When it comes to emerging technologies gaining a foothold, virtual reality is one of the more interesting ones. Take a look around and it seems that its ubiquity grows by the day.
From training sales associates to dealing with throngs of overzealous shoppers on Black Fridays, to training combat pilots to operate in intense environments at 50,000 feet (15.24km), VR is now being utilised for an array of use cases. A plethora of devices, such as the HTC Vive, PlayStation VR and the Samsung Gear VR have made their way to store shelves, entertaining a new generation of consumers.
Popular consumer brands have also started using VR on public experiential platforms. Entire venues centred on VR are a primary attraction, such as the VR Park at The Dubai Mall.
Whether it’s helping medical professionals to hone their skills, or transporting the intrepid at heart to the rainforests of Indonesia, the technology’s versatility is such that the very question of accessibility — now much easier than ever before — is being rapidly redefined.
While mass adoption of VR is not a reality yet, with only a small body of consumers, enterprises and government organisations currently using it on a frequent basis, VR has enabled new forms of storytelling. In addition to product-focused campaigns and entertainment, the technology opens the door to possibilities for philanthropic organisations and brands looking to effect social change.
By subjecting viewers and audiences to remote environments or unfamiliar situations, VR can break down barriers to awareness and, thus, help build bridges, emotional connections and empathy.
For instance, let us assume that an organisation wants to emphasise the plight of residents in a farming village in India or workers in a factory in Vietnam. What better way to create awareness and compassion than by leveraging VR technology to not only replicate their day-to-day experience, but to also relay that experiential journey to audiences around the world.
One of the most acclaimed instances of VR being used for social good is the work being done by UNVR (United Nations Virtual Reality), an initiative of the United Nations that aims to highlight the world’s most pressing issues, and to bridge the gap between people being affected and decision-makers who are in a position to make a difference.
The last few years alone have seen several VR films created by the UNVR, presenting various scenarios from the point of view of an affected protagonist. One example is Clouds Over Sidra, which provides a peek into the Za’atari Refugee Camp in Jordan through the eyes of 12-year-old Sidra, a resident of the camp.
To date, the film has been translated into 15 languages and screened in 40 countries worldwide.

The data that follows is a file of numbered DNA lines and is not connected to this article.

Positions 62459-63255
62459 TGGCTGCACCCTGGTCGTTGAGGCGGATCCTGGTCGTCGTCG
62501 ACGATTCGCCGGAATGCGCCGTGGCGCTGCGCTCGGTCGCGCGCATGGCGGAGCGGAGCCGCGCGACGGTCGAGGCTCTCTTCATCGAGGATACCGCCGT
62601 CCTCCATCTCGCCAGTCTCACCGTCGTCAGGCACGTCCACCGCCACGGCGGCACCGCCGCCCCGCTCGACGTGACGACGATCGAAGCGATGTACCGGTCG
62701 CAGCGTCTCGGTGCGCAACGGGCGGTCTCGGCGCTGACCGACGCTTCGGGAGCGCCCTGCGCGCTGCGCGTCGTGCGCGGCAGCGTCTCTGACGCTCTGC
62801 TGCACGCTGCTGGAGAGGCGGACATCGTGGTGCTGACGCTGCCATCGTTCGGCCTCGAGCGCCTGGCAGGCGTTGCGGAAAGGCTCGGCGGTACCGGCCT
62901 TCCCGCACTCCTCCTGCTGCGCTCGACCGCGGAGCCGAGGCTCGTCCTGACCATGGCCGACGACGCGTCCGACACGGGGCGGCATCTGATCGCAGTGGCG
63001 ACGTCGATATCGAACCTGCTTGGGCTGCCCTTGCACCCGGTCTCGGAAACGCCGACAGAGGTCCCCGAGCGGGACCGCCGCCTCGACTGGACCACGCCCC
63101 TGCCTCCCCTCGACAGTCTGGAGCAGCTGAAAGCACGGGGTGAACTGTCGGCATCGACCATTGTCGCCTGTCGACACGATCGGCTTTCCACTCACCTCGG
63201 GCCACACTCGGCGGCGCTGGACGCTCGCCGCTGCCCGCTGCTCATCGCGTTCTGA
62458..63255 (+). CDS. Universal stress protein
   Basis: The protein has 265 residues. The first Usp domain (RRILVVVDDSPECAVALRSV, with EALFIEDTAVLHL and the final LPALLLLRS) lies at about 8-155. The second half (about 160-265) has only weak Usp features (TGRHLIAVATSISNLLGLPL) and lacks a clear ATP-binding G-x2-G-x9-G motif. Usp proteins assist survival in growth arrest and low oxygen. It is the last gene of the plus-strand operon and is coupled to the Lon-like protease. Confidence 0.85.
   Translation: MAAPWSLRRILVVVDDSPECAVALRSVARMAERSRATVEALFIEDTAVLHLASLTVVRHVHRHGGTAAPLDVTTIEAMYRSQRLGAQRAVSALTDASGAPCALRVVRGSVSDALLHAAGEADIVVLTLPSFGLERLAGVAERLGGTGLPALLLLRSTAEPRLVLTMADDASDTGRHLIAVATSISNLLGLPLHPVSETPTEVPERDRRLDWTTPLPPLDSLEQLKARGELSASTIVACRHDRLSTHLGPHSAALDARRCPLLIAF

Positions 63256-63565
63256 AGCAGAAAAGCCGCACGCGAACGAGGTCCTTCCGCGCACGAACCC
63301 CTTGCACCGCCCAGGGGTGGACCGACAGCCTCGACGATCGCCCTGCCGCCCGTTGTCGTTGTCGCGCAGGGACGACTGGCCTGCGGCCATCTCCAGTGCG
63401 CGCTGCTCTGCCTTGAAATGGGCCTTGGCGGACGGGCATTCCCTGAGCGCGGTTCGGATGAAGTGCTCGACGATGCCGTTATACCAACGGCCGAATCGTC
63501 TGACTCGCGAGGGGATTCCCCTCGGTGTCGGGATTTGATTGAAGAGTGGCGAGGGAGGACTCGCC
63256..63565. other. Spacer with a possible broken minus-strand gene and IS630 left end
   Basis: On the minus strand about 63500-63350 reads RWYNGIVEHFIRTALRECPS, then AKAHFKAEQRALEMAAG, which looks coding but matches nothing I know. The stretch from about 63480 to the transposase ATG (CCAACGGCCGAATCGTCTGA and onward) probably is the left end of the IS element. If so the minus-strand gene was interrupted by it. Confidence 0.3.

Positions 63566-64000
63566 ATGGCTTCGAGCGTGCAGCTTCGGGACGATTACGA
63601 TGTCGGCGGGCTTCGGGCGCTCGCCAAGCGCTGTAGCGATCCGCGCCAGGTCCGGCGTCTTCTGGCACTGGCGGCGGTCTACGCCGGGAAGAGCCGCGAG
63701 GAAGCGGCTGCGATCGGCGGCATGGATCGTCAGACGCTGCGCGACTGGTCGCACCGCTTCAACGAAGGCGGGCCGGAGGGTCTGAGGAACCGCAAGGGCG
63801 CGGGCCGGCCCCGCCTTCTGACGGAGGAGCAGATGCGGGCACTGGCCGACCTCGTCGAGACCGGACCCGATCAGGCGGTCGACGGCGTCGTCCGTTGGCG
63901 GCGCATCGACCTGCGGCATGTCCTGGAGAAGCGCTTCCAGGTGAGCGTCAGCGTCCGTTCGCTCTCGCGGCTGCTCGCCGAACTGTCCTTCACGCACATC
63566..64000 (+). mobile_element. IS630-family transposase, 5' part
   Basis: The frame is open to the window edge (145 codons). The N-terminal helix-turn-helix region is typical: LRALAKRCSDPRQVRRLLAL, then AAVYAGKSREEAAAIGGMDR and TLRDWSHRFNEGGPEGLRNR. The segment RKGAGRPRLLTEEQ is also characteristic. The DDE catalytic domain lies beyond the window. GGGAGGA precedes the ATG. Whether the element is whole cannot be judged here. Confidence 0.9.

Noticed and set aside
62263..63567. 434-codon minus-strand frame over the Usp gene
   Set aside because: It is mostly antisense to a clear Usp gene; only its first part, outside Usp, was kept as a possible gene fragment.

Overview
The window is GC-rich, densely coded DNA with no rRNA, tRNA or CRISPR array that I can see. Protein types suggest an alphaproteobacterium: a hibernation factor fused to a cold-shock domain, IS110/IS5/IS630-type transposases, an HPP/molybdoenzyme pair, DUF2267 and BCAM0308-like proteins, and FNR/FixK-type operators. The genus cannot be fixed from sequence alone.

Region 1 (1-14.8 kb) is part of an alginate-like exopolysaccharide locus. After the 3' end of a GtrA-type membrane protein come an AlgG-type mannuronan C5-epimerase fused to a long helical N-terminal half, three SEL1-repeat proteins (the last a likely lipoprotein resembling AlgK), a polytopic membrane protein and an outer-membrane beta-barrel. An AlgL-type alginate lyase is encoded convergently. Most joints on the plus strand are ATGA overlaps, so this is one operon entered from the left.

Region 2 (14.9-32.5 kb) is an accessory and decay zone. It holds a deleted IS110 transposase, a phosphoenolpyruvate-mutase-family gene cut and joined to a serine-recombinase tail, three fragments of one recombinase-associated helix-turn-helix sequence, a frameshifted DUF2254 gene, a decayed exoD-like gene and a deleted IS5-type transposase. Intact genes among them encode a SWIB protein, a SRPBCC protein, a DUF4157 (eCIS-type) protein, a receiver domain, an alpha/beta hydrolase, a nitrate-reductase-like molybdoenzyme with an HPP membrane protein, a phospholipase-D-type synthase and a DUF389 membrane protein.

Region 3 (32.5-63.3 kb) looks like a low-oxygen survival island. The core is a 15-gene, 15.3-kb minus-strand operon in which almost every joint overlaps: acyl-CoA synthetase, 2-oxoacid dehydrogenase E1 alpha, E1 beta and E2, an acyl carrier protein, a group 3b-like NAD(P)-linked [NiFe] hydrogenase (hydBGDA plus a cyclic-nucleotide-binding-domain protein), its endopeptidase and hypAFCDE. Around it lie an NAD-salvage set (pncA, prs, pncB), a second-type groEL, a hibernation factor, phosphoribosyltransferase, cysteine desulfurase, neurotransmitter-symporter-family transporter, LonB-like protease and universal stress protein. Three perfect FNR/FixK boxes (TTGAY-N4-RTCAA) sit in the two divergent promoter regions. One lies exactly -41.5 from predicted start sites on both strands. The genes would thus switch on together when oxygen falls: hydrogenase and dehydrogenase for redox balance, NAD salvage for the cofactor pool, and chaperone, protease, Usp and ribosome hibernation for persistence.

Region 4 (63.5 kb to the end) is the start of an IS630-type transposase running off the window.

In 2016, in a bid to dispel social myths and to prove that a migraine is more than just a headache, Excedrin provided a simulated experience to users through VR technology, giving them a first-hand look at the ordeal faced by migraine sufferers on a daily basis. Symptoms such as blurry vision and flashing lights were presented with startling accuracy, thus driving social empathy for migraine sufferers who are often misunderstood by friends and family.
That same year, Dell, striving to showcase complete transparency in its supply chain, produced a series of 360-degree VR films that gave their target customers virtual access to one of their manufacturing facilities in China.
The list goes on and these examples are just the tip when it comes to demonstrating how VR has increasingly become an agent of social change. For brands and agencies alike, driving action that is impactful and capable of shifting the needle often entails disrupting the status quo, discarding tried-and-tested methods and trying novel ways to reach their audiences.
In the current environment, organisations face new challenges in educating audiences on a range of complex issues. This makes it more imperative than ever to build immediate and deep connections with customers, employees, investors and other key stakeholders, to catalyse change. This is where VR, through immersive storytelling, provides promising applications.
As a society, we have now progressed beyond the point where a mere mention of the term ‘VR’ should simply conjure up images of adolescents plugged into a fantasy gaming environment.
Virtual reality has the potential to completely remove borders and disseminate new narratives. It holds great promise for educational campaigns that convey values to attract attention, and can help organisations elicit wide-scale action by societal stakeholders.
At this time, the phrase “put yourself in their shoes” has probably never been more apt.
— Adnan Bashir is a marketing communications professional based in Canada.